INTRODUCTION: With increasing evidence of disease transmission through doctors' white coats, many countries have discouraged doctors from wearing their white coats during consultations. However, there have been limited studies about patients' preferences concerning doctors' attire in Malaysia. This study, therefore, aimed to investigate patients' perceptions of doctors' attire before and after the disclosure of information about the infection risk associated with white coats.
METHOD: This cross-sectional study was conducted from 1st June 2015 to 31st July 2015 at three different primary care settings (government, private, and university primary care clinics) using a self-administered questionnaire. A 1:5 systematic random sampling method was employed to select the participants. The respondents were shown photographs of male and female doctors in four different types of attire and asked to rate their level of confidence and trust in and ease with doctors in each type of attire. Subsequently, the respondents were informed of the risk of white coat-carried infections, and their responses were reevaluated. Data analysis was completed using SPSS Version 24.0. Associations of categorical data were assessed using the Chi-Square test, while the overall change in perceptions after the disclosure of additional information was examined using the McNemar test. Results with p-values < 0.05 were considered statistically significant.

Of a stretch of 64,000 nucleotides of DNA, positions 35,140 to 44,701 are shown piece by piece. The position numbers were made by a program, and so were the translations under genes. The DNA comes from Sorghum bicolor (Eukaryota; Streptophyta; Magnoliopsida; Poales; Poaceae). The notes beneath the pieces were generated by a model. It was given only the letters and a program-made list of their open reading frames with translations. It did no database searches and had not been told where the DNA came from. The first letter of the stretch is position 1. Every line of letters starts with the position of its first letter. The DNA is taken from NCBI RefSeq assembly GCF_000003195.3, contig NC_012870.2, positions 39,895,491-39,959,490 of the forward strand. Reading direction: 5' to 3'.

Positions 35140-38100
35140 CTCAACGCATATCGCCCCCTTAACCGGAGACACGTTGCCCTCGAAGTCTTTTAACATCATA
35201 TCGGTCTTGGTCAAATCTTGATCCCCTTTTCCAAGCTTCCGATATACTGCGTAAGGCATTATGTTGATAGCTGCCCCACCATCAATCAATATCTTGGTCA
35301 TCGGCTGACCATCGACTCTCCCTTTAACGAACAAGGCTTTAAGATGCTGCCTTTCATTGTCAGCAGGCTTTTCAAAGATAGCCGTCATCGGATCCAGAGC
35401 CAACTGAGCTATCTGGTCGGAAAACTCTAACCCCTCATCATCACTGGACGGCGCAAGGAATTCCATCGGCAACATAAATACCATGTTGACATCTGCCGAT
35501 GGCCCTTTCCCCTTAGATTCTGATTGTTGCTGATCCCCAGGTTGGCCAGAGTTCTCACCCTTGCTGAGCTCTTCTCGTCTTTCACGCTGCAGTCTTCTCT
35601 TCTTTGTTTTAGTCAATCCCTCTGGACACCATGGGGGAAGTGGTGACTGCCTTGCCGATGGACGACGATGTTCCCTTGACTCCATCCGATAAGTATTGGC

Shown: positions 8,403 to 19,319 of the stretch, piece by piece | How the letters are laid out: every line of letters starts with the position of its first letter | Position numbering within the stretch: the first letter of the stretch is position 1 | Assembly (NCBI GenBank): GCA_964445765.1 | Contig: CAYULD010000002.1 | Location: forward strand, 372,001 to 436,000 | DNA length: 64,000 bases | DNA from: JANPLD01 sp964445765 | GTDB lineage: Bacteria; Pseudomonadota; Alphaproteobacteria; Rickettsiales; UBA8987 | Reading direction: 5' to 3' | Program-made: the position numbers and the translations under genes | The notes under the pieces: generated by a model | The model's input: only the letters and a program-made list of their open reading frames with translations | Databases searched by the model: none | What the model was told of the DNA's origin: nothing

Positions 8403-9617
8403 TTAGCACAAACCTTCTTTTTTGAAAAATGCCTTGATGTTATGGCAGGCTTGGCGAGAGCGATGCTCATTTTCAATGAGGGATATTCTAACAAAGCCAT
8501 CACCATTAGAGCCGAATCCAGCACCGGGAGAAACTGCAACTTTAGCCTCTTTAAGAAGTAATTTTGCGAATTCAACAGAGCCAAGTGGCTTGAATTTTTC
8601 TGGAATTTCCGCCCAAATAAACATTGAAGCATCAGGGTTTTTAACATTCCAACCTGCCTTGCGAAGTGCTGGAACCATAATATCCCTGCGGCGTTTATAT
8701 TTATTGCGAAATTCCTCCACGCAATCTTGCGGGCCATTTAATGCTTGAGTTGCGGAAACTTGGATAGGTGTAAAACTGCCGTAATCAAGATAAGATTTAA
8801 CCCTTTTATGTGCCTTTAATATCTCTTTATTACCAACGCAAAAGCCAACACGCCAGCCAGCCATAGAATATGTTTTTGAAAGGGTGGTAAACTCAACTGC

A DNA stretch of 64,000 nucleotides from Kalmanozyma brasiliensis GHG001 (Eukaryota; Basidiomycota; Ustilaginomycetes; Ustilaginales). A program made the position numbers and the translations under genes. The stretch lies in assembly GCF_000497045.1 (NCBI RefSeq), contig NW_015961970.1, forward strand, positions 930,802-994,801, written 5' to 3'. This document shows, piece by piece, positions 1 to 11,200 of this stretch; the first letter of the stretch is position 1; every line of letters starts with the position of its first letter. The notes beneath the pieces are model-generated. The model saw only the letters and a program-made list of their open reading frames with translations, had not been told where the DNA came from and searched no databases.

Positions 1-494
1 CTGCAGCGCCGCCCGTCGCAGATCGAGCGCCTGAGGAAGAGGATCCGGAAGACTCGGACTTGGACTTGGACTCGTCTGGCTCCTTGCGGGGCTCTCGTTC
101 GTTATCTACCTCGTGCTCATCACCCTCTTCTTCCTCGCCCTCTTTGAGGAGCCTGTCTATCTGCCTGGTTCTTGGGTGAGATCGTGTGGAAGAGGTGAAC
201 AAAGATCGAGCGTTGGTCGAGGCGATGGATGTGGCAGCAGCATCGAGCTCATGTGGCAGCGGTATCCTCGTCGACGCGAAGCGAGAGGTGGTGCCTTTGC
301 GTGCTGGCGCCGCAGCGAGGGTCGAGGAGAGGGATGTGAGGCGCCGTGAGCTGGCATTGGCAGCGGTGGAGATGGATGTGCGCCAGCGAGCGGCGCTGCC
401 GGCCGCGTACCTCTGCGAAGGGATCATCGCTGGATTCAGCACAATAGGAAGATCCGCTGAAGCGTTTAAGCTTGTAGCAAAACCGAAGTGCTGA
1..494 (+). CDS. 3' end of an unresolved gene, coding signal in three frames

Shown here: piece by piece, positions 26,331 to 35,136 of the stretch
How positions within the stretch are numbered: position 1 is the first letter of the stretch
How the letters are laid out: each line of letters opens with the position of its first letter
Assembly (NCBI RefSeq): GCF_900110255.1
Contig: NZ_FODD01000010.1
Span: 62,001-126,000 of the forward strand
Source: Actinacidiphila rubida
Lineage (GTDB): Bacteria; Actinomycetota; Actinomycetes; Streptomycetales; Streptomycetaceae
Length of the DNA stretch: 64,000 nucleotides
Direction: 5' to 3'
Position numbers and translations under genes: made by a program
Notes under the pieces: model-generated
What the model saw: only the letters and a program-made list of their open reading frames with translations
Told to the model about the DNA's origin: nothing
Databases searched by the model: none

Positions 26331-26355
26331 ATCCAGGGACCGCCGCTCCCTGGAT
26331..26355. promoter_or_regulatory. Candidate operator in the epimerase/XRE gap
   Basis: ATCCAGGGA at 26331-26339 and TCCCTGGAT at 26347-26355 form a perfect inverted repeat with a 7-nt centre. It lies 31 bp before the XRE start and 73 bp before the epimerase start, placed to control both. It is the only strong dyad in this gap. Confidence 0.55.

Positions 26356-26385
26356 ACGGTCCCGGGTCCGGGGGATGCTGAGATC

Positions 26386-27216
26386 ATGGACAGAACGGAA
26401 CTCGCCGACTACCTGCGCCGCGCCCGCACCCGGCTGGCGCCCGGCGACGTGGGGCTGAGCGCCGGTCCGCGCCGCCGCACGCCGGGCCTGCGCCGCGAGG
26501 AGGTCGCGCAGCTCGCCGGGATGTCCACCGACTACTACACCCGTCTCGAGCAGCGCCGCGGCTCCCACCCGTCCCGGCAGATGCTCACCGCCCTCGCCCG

RESULTS: A total of 299 respondents completed the questionnaire. Most of the respondents had more confidence and trust in the male (62.5%) and female (59.2%) doctors wearing white coats. A high proportion of the respondents from the government clinic (70.5%) felt more confidence in male doctors dressed in white coats (p-value = 0.018). In terms of ethnicity, male doctors in white coats were highly favored by Malays (61.0%), followed by the Chinese (41.2%) and Indians (38%) (p = 0.005). A similar preference was observed for the female doctors, whereby the highest number of Malays (60.3%), followed by the Chinese (41.2%) and Indians (40.0%) (p = 0.006), had a preference for female doctors wearing white coats. Only 21.9% of the initial 71.9% of patients who preferred white coats maintained their preference (p < 0.001) after learning of the risk of microbial contamination associated with white coats.
CONCLUSION: Most patients preferred that primary care doctors wear white coats. Nevertheless, that perception changed after they were informed about the infection risk associated with white coats.
* Title and MeSH Headings from MEDLINE®/PubMed®, a database of the U.S. National Library of Medicine.